Official Discussion issued by the National Hurricane Center

Lee (AL132023) DATA RELEASED: 9/15/2023 9:00:00 AM UTC

Copy of official data

Hurricane Lee Discussion Number  40
NWS National Hurricane Center Miami FL       AL132023
500 AM AST Fri Sep 15 2023

Lee appears to be in the very initial stages of extratropical 
transition.  The cloud pattern is becoming increasingly asymmetric, 
and scatterometer data from last evening showed a band of strong 
winds developing along a boundary to the northwest of the center.  
Lee's initial intensity remains 75 kt based on continuity from last 
evening's reconnaissance and scatterometer data, but NOAA and Air 
Force Reserve Hurricane Hunter aircraft should be in the storm in a 
couple of hours to again sample the wind field.

Lee has been wobbling a bit since yesterday afternoon, but the 
smoothed motion is northward (010 degrees) at a faster speed of 14 
kt.  Additional northward acceleration is expected during the next 
24-36 hours as Lee moves along the western periphery of a mid-level 
ridge, and approaches a trough currently over New England.  The 
track model guidance continues to be in very good agreement on 
bringing Lee's center very near the western end of Nova Scotia by 
Saturday afternoon, although the new NHC forecast is a little 
faster than the previous prediction.  In 2-3 days, Lee is forecast 
to turn north-northeastward and northeastward across Atlantic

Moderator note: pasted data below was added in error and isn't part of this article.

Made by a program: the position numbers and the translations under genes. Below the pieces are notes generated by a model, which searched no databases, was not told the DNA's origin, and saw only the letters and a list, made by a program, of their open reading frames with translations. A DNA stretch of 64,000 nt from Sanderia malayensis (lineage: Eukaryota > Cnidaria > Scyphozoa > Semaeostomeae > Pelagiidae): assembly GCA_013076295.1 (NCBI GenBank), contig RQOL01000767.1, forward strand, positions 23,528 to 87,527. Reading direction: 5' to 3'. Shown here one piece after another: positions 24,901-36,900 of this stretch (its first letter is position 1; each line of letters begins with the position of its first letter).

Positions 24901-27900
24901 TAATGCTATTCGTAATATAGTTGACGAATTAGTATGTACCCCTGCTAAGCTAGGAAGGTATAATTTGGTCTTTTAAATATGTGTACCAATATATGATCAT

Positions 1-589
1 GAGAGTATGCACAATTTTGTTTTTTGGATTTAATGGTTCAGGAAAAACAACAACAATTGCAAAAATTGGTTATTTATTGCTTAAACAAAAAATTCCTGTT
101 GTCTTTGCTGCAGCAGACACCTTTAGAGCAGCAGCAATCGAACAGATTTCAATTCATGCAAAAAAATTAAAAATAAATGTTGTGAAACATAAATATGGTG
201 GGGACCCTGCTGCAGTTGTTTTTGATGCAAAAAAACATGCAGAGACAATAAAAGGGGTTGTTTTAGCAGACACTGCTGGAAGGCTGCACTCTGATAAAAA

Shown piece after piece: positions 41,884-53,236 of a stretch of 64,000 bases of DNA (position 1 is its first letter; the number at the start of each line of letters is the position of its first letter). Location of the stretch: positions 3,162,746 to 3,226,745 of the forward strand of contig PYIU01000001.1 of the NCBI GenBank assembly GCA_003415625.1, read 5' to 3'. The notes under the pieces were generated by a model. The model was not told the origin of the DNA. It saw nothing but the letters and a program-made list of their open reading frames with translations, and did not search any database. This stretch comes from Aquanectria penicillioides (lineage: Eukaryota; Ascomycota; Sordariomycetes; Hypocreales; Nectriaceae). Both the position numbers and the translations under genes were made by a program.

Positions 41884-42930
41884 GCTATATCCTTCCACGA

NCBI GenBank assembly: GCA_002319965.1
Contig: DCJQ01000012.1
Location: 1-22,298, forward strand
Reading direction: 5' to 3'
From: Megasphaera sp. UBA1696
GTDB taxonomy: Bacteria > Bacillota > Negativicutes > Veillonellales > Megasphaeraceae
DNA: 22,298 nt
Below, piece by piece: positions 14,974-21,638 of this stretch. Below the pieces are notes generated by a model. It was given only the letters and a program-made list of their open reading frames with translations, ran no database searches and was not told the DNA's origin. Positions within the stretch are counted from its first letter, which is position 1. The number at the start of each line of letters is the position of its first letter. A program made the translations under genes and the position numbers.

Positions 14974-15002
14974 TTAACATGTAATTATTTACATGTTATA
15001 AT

Canada as it moves between the aforementioned ridge and a mid-level 
trough moving across Quebec. 

Although southerly shear is forecast to increase markedly through 
the day, baroclinic influences during Lee's extratropical transition 
are likely to keep the intensity relatively steady for the next 24 
hours or so.  During that time, the NHC intensity forecast is near 
the top end of the guidance suite, closest to the GFS and ECMWF 
solutions, and there is some possibility that a band of strong winds 
could develop near the front on the western side of the circulation 
over the Gulf of Maine.  Extratropical transition is forecast to be 
complete by 36 hours (although it could be sooner), and Lee is 
likely to be weakening--but still near or just below hurricane 
force--as it is approaching Nova Scotia due to the continued shear 
and much colder ocean temperatures.  Lee is expected to continue 
weakening while it moves across Atlantic Canada, and global model 
fields indicate that it is likely to be absorbed by another 
developing area of low pressure near Newfoundland and Labrador just 
after 72 hours. 


1. Hurricane conditions are possible across portions of Down East 
Maine, southern New Brunswick, and western Nova Scotia on Saturday 
within the Hurricane Watch area.  Tropical storm conditions and 
coastal flooding are expected to begin in southern New England 
within the Tropical Storm Warning area this afternoon, and spread 
northward along the coast of New England and over portions of 
Atlantic Canada through Saturday.  These conditions are likely to 
lead to downed trees and potential power outages.

2. Heavy rainfall from Lee may produce localized urban and small
stream flooding across eastern New England and into portions of New
Brunswick and Nova Scotia from tonight into Saturday night.

3. Tropical storm conditions and high surf will continue to impact 
Bermuda through this morning.


INIT  15/0900Z 34.4N  67.5W   75 KT  85 MPH
12H  15/1800Z 36.8N  67.0W   75 KT  85 MPH
24H  16/0600Z 40.3N  66.7W   75 KT  85 MPH
36H  16/1800Z 43.4N  66.4W   60 KT  70 MPH...POST-TROP/EXTRATROP
48H  17/0600Z 46.3N  64.8W   50 KT  60 MPH...POST-TROP/INLAND
60H  17/1800Z 49.3N  61.1W   40 KT  45 MPH...POST-TROP/EXTRATROP
72H  18/0600Z 52.2N  55.0W   35 KT  40 MPH...POST-TROP/EXTRATROP
96H  19/0600Z...DISSIPATED

Forecaster Berg